No, that wouldn't be acceptable. The only thing that would have made the invasion even vaguely acceptable (and you're right, I probably wouldn't have been happy even with this) was for Bush and Blair to stand up and say 'we're going to go in because we think the Iraqi people are dangerously oppressed and we're doing it out of human kindness, one nation to the people of another.' Not bringing in religion at all. It's not the religion of islam that's at fault, its Saddam.

You're right, I still would have said 'hey, let's think about this. what about Zimbabwe, and all the other nations with just-as-evil dictators? What makes Iraq stand out?' Oil, that's what. Let's not even factor in the arguments of cultural imperialism at the moment...

But as it is, they misled the public as to the reasons for going to war, and now they're trying to a) distract us and b) deny they said things they damn well did say.
I'm not impressed.

All of this is just a distraction about the fact that Osama is still out there. And still attacking. You should see how fortified London is right now.

I have never been against rooting out terrorists but capturing Saddam hasn't helped one iota with that, and like others said, people took their eyes off the ball of Osama.

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election

Post by lance » Apr 6th 2004, 6:18 pm

Interesting day,

At lunch I went with a couple of co-workers to go hear John Kerry speak. Beautiful day here in Cincy, 60 degree weather and sunshine. By the time we got down there a couple hundred people had gathered. Local democratic politicans spoke: the mayor (not so good speech), the vice mayor (better speech) and the democratic canidate for senator (decent speech).

Only heard about half of Kerry's speech, had to get back to work. Kerry is a decent stump speaker. Not the smoothest, not the most concise but overall pretty good. He spoke at length about economic issues like jobs, budget deficits, education and health care.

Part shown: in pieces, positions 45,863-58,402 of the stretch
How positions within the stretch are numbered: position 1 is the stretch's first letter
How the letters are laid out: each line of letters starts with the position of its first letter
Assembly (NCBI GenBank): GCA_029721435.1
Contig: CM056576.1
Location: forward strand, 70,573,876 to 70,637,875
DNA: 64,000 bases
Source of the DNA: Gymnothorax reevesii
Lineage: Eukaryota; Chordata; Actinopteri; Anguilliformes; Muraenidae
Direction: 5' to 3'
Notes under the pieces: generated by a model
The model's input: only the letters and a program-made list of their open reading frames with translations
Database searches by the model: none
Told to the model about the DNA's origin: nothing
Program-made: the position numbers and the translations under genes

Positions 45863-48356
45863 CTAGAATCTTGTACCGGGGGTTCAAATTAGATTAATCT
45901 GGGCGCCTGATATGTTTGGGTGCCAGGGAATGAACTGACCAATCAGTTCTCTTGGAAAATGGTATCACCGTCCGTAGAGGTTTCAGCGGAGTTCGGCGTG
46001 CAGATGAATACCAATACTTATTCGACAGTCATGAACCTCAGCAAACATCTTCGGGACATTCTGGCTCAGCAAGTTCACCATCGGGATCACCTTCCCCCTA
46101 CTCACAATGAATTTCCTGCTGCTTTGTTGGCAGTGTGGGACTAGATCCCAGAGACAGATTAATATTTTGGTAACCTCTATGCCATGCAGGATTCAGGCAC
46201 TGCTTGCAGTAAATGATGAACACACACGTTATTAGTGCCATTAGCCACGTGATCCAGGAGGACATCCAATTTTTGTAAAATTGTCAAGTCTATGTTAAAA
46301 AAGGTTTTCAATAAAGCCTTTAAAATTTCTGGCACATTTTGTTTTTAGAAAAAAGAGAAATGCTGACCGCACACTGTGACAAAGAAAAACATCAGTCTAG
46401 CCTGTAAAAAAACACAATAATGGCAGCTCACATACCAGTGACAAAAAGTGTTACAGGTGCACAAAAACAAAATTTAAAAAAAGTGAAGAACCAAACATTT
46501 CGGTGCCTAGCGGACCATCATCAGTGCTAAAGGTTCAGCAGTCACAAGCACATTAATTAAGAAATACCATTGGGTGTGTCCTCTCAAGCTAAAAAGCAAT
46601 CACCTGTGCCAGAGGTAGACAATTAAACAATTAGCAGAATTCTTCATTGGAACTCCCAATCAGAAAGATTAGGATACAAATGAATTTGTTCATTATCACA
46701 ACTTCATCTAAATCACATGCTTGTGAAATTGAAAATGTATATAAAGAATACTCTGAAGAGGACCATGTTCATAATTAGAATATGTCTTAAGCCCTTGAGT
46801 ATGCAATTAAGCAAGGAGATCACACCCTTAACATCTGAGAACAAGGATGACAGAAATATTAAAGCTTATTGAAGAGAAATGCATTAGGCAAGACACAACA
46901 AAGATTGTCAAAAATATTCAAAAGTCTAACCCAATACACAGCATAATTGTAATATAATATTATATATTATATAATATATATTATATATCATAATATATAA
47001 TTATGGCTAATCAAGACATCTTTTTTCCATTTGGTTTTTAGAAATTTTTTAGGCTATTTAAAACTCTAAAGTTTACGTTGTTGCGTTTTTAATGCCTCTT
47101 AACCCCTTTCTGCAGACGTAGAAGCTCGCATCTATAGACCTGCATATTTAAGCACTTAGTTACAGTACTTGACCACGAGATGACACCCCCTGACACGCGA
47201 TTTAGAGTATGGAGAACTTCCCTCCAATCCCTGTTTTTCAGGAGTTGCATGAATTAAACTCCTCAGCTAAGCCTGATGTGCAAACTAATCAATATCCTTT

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Kerry's VP choice

Post by lance » Jul 6th 2004, 8:43 pm

So Kerry decided on John Edwards.


What do you guys think? Good move, bad move, makes no difference, no opinion?

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Re: Kerry's VP choice

Post by fnordboy » Jul 6th 2004, 10:18 pm

lance wrote:So Kerry decided on John Edwards.


What do you guys think? Good move, bad move, makes no difference, no opinion?
Good move...i think. I know a lot of people who wanted Edwards so that IMO is a plus. He is from the south which will help, and even though he is rich now he wasn't always and isn't a northeast liberal elitist like Kerry is supposed to be. All good things.

He is inexperienced, and may not help him enough in some of the states he needs it in. So I don't know.

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Post by Nothingman » Jul 7th 2004, 10:30 am

Seemed like the best option to me. I think Edwards has a carrisma and energy that will help on the campain trail. He's upbeat and aggreable but won't steal the show from Kerry, I think it's what you want in a wingman. I like the feeling that they didn't have to unpack him and brush off the the moth balls like so many other vice presidential cannidates.
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Post by TomSpeed » Jul 7th 2004, 12:09 pm

I don't think many Southerners will vote for Kerry because he picked Edwards to be his running mate. The days of balancing the ticket are over. Of course, if this election is as close as 2002, any votes this pick garners could tilt the election Kerry's way. I look forward to the veep debate. Edwards will have to talk about more than how he grew up poor and is now rich. The fact that the large fees Kerry generated for a few clients as a trial lawyer has played a role in high health insurance costs and lack of health care coverage for many people, as well costly Caesarian sections with no medical value, will be hard to spin. Cheney might be tied to Haliburton, but Edwards is tied to trial lawyers (AKA ambulance chasers). I'd call it a push.
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Post by starbug » Jul 8th 2004, 4:38 am

Does anyone think Kerry will actually lose votes because he's picked Edwards?

We don't have the 'running mate' system in Britain really, so I'm finding it difficult to understand the significance... is the potential VP something that most voters will take into consideration....?

What I sincerely hope will happen in this election, is a marked increase in voter turnout. If this contest inspires people to get out and vote, that's a good thing (so long as they don't vote for Bush, of course :wink: )